Jazz, film, and improvised culture.
Rivoire and Frantz Hoffmeister were practically like the Crittenden siblings in
the American Civil War. The two friends were as close as brothers, yet the
Frenchman and German wound up on opposite sides of World War I. The former
survived, but the latter did not. Yet, Rivoire’s unexpected presence becomes
strangely comforting to Hoffmeister’s parents and his fiancée in François Ozon’s
Frantz (trailer here), which opens
tomorrow in New York.
almost became Anna Hoffmeister, but she lives with her intended in-laws anyway,
like a dutiful widow. She is rather surprised to spy a stranger leaving flowers
at Frantz’s grave, especially when he turns out to be French. Oddly, she had
never heard of her not quite husband’s close friend from Paris, but she is
moved by his genuine grief. At first, Hoffmeister’s father is standoffish, but
soon the entire family takes consolation from Rivoire’s fond remembrances.
Anna’s relationship with Rivoire becomes heavier and more emotionally complex.
Yet, she also starts to suspect he harbors a secret, which he does, but the
press notes duly entreats us not to reveal it.
Frantz is billed as a
loose riff on Ernst Lubitsch’s Broken
Lullaby that also shares similarities with a certain Daniel Vigne film, but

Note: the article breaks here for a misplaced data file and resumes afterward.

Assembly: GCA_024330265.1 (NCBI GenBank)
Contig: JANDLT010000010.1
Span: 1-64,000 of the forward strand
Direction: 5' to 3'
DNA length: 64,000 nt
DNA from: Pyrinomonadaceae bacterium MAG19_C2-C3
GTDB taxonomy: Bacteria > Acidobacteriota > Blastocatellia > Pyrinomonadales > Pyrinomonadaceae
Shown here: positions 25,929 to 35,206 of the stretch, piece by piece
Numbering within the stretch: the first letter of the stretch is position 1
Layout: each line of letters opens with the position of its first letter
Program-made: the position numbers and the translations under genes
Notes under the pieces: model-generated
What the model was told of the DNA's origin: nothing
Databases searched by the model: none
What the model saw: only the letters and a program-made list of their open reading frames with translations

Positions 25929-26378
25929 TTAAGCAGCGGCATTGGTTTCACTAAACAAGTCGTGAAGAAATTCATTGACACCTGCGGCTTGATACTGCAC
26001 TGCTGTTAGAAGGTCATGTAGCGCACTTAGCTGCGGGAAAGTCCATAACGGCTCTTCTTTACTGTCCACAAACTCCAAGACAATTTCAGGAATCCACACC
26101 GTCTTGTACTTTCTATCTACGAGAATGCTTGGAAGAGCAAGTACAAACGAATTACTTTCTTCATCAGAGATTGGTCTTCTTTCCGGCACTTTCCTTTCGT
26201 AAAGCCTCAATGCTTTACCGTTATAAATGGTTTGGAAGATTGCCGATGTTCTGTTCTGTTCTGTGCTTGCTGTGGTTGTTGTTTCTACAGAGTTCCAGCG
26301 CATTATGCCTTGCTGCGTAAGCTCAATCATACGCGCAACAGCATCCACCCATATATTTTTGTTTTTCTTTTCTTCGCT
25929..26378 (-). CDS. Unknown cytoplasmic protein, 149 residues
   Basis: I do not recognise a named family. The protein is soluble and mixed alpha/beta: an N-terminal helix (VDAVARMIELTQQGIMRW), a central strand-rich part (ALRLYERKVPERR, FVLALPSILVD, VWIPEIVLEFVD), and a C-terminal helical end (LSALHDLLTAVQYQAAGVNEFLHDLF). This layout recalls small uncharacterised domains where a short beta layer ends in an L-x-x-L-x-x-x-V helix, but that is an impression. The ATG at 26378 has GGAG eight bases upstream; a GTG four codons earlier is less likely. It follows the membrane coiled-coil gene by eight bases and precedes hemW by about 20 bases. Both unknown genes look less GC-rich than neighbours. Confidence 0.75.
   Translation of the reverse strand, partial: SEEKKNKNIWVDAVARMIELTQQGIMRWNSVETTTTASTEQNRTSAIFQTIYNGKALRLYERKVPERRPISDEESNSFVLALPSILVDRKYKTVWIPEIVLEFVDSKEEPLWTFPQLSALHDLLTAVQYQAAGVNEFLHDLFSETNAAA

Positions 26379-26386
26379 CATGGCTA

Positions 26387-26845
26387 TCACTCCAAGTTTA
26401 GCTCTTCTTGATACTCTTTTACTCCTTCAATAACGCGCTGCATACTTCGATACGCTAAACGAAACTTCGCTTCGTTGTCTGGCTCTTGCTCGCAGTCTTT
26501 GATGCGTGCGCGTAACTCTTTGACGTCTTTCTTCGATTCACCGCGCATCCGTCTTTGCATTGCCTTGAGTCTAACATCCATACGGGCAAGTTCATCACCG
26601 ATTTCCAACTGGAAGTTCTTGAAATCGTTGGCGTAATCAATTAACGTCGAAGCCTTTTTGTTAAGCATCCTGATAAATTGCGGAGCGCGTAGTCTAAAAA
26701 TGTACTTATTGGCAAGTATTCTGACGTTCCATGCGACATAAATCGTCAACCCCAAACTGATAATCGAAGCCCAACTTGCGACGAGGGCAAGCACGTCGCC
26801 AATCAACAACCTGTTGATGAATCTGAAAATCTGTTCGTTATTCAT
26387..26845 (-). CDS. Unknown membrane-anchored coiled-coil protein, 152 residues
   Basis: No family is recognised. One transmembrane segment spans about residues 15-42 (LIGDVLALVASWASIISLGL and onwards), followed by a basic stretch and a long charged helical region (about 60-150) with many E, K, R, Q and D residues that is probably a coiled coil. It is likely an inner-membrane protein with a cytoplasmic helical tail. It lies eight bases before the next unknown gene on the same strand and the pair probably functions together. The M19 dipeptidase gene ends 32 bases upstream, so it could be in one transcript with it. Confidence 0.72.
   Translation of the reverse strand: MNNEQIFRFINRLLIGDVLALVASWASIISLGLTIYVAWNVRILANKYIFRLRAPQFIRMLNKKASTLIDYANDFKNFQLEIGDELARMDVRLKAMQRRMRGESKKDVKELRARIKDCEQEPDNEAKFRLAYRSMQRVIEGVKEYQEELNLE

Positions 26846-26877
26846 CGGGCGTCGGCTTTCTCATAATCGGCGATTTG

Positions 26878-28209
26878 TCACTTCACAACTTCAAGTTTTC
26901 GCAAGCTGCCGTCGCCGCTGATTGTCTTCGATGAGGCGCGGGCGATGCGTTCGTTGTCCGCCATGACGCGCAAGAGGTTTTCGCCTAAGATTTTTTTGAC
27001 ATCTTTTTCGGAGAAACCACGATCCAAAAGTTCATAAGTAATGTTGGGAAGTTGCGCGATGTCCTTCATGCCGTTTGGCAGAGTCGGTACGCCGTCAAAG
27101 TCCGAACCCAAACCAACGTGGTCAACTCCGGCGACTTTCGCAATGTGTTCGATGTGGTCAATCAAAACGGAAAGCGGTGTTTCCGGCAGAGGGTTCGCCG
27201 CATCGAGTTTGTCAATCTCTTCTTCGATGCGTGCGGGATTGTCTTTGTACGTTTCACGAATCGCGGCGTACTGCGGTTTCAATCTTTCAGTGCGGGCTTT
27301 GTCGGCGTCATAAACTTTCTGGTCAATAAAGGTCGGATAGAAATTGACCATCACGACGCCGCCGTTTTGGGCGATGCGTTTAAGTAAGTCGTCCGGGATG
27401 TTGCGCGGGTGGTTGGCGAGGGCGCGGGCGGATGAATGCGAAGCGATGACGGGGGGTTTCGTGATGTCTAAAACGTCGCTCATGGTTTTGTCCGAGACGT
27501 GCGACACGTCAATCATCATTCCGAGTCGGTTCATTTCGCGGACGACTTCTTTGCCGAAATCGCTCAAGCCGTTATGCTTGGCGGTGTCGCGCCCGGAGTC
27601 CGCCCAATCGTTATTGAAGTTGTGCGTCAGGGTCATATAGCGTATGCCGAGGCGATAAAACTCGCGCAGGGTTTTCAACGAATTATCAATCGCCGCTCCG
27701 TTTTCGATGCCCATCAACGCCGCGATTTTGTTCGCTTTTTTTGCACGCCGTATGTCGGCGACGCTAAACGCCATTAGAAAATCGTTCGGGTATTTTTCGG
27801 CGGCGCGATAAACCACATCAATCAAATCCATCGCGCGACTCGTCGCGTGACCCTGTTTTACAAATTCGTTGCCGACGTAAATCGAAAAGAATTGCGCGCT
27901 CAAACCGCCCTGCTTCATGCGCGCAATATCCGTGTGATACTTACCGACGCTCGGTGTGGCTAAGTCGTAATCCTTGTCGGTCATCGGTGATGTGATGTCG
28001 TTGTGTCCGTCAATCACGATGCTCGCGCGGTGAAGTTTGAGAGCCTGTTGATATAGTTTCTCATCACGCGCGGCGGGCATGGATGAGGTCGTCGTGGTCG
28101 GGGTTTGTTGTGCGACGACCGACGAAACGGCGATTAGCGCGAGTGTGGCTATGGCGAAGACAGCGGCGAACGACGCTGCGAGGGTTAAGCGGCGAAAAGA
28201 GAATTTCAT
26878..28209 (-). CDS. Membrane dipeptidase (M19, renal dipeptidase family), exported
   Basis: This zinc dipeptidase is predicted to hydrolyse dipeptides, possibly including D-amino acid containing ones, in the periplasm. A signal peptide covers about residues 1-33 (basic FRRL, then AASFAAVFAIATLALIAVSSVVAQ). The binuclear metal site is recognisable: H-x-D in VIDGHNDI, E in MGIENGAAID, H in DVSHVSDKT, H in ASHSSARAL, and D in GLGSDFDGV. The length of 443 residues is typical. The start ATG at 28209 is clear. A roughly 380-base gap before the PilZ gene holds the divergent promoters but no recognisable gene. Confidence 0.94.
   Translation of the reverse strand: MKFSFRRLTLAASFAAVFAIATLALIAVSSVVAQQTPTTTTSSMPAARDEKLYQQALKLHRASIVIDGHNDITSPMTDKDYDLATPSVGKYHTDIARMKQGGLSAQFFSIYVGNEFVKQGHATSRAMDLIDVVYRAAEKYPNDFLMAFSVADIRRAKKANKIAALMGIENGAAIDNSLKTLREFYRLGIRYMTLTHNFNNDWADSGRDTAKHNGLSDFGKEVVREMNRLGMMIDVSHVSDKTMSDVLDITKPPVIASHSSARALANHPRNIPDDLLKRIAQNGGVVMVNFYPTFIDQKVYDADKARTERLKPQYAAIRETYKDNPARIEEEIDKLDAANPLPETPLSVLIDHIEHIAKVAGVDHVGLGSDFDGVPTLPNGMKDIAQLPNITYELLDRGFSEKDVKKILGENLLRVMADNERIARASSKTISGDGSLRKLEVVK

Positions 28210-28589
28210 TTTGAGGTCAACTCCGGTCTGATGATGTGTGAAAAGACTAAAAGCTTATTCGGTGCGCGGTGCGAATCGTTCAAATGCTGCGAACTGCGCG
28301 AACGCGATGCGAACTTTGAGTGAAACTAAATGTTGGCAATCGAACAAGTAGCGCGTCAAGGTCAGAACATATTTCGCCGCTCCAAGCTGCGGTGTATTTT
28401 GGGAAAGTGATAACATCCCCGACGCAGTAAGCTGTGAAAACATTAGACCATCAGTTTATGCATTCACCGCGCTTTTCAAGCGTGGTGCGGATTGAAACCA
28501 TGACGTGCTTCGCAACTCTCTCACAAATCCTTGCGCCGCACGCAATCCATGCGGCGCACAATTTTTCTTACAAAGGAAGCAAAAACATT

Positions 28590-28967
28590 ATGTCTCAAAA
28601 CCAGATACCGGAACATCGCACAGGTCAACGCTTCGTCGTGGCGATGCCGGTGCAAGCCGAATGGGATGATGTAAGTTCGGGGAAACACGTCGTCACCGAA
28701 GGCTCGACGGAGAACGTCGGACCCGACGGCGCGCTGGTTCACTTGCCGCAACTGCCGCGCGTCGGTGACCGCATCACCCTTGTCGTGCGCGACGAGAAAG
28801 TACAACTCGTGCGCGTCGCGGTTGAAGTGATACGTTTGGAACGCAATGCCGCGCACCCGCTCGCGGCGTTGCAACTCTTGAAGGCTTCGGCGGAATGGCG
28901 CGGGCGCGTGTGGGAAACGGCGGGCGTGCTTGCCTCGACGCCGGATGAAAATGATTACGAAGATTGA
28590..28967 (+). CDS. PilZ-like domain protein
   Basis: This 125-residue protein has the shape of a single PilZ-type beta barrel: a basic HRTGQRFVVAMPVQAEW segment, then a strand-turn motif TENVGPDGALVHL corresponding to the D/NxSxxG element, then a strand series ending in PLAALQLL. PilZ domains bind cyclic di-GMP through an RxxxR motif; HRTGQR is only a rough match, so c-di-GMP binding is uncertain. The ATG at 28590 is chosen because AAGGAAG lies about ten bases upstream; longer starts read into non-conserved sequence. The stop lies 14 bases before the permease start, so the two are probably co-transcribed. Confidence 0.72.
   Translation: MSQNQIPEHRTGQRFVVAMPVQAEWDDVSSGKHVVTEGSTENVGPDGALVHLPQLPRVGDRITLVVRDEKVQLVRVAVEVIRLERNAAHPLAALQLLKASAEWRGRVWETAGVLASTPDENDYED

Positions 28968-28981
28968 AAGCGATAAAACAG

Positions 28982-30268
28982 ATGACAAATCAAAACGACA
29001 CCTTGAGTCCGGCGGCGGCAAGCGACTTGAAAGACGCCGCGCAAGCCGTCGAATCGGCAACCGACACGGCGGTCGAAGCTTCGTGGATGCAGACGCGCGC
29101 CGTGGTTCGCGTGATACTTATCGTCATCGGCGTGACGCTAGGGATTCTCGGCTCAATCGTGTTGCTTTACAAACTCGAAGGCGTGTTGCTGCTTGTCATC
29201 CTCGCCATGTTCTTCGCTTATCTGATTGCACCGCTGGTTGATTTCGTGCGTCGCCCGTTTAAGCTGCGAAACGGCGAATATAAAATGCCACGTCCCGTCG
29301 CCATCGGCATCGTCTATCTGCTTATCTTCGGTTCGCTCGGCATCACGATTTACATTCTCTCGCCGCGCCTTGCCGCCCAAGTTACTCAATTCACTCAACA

Ozon takes it in a completely different direction. Arguably, nothing works out
according to our hopes and expectations at the midway point, yet there is an
elegant perfection to its ultimate conclusion. Like the best films, Frantz satisfies while it surprises.
not exactly an unknown quantity, Paula Beer (a good German name if ever there
was one) is a true revelation in Frantz.
She convincingly portrays Anna’s lingering sorrow, but that is just the tip of
the iceberg. It is a subtle but wide-ranging performance that touches on the
full gamut of human feeling. Pierre Niney (one of the dueling Yves Saint Laurents) plays Rivoire with great sensitivity, as well as the conspicuous
Frenchness the role demands, while Ernst Stötzner and Marie Gruber further
reinforce the film’s elegiac sophistication as the dignified and grief-stricken
Doktor and Magda Hoffmeister.
Ozon is an unusually prolific and generally
reliable filmmaker, but Frantz represents
one of his most assured works. It ranks with his masterful In the House, which was released four full years ago. It is also
incredibly striking, thanks to Pascal Marti’s luminous black-and-white
cinematography, which justly won this year’s César Award. Very highly
recommended, Frantz opens tomorrow
(3/15) in New York, at Film Forum.
Labels: Francois Ozon, French Cinema